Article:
Summary List Placement
A global pandemic doesn’t appear to have stemmed the appetite for disruptive companies in financial services from investors, as Swedish startup Klarna becomes Europe’s latest decacorn.
Klarna, founded in 2005, specializes in “buy now, pay later” (BNPL) retail and has just raised $650 million at a $10.65 billion valuation from Silver Lake and Singapore’s sovereign wealth fund, GIC.
The deal is notable for bringing Klarna’s valuation above $10 billion, which makes it Europe’s most valuable private fintech company and fourth worldwide. This is expected to be the startup’s final private funding round before a potential IPO.
Klarna claims to have 90 million customers worldwide with 12 million monthly active users on its app. Its service allows shoppers to pay for items in installments or in full at a later date.
Despite making a loss of $59.8 million between January and June this year the company has piggybacked positive retail sentiment on the back of the coronavirus pandemic.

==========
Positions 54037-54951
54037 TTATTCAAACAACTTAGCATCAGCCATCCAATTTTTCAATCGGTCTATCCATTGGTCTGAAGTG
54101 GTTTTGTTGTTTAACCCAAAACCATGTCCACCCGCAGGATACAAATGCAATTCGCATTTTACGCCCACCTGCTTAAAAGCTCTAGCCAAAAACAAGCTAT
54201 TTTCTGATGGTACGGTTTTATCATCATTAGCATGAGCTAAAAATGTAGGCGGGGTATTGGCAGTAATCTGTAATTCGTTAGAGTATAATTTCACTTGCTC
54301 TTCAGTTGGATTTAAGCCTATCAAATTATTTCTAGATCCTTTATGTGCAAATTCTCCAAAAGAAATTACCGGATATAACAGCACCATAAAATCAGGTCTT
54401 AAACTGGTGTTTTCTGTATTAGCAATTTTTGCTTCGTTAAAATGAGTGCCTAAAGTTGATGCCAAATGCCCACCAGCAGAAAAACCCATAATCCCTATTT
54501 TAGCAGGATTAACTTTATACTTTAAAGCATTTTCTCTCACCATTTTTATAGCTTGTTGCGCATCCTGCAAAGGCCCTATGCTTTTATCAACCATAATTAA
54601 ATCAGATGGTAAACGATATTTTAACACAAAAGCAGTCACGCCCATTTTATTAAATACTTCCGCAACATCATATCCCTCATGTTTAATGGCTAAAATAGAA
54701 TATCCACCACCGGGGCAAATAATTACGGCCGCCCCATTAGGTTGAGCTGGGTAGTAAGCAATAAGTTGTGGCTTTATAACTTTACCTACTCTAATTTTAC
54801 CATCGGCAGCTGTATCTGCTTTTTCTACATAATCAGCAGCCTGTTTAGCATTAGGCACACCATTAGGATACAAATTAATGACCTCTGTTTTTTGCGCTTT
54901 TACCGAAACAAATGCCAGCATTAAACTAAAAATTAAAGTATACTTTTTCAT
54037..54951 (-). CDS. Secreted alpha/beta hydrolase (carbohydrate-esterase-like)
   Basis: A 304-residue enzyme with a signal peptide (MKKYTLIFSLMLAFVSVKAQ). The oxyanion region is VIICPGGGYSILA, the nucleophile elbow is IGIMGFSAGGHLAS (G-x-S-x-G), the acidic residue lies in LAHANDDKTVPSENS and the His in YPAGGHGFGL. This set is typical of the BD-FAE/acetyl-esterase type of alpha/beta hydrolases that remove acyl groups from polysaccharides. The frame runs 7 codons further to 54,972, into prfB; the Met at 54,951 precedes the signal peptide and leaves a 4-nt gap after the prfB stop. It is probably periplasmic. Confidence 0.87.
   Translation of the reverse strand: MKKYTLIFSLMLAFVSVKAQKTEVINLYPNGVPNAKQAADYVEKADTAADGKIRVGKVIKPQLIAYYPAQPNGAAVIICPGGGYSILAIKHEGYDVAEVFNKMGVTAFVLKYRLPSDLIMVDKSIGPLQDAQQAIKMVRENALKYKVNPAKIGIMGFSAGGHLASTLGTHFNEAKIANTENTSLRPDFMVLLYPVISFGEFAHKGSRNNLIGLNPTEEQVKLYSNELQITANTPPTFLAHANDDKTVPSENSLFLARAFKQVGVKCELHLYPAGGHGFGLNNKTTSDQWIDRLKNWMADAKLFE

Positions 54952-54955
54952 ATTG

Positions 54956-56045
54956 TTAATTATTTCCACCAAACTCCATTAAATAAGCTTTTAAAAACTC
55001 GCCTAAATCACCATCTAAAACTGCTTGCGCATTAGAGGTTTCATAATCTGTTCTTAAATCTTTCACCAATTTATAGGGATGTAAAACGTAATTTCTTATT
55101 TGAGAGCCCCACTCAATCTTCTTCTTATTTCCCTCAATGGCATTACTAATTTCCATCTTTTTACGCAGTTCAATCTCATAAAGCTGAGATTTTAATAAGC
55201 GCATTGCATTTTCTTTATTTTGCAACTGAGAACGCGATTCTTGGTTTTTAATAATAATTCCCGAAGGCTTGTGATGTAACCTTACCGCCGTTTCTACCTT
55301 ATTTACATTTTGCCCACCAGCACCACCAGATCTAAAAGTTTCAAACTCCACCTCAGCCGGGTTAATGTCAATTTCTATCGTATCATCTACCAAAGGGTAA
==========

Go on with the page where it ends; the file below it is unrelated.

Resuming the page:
A recent survey by consultancy firm McKinsey found that more than 75% of consumers in the US have tried new brands, places to shop, or methods of shopping during COVID-19. Similarly, 82% of consumers who tried digital shopping methods indicated that they would continue using it.
The US remains a core focus for Klarna where it has focused much of its recent expansion.
“We are at a true inflection point in both retail and finance,” “Sebastian Siemiatkowski, co-founder and CEO of Klarna, said. “The shift to online retail is now truly supercharged and there is a very tangible change in the behaviour of consumers who are now actively seeking services which offer convenience, flexibility and control in how they pay and an overall superior shopping experience.”
Klarna has added more than 35,000 new retailers during the first half of 2020 to its network of more than 200,000 retail partners. The company’s existing investors include BlackRock, HMI Capital, Merian Chrysalis, TCV, Northzone and Bonnier, Sequoia Capital, Dragoneer, Permira, Commonwealth Bank of Australia, Bestseller Group and Ant Group.
SEE ALSO: Here’s how the CEO of $5.5 billion fintech startup Klarna adapted Amazon’s two-pizza meeting theory to restructure and scale faster in the US
Join the conversation about this story »
NOW WATCH: Epidemiologists debunk 13 coronavirus myths
Source:: Business Insider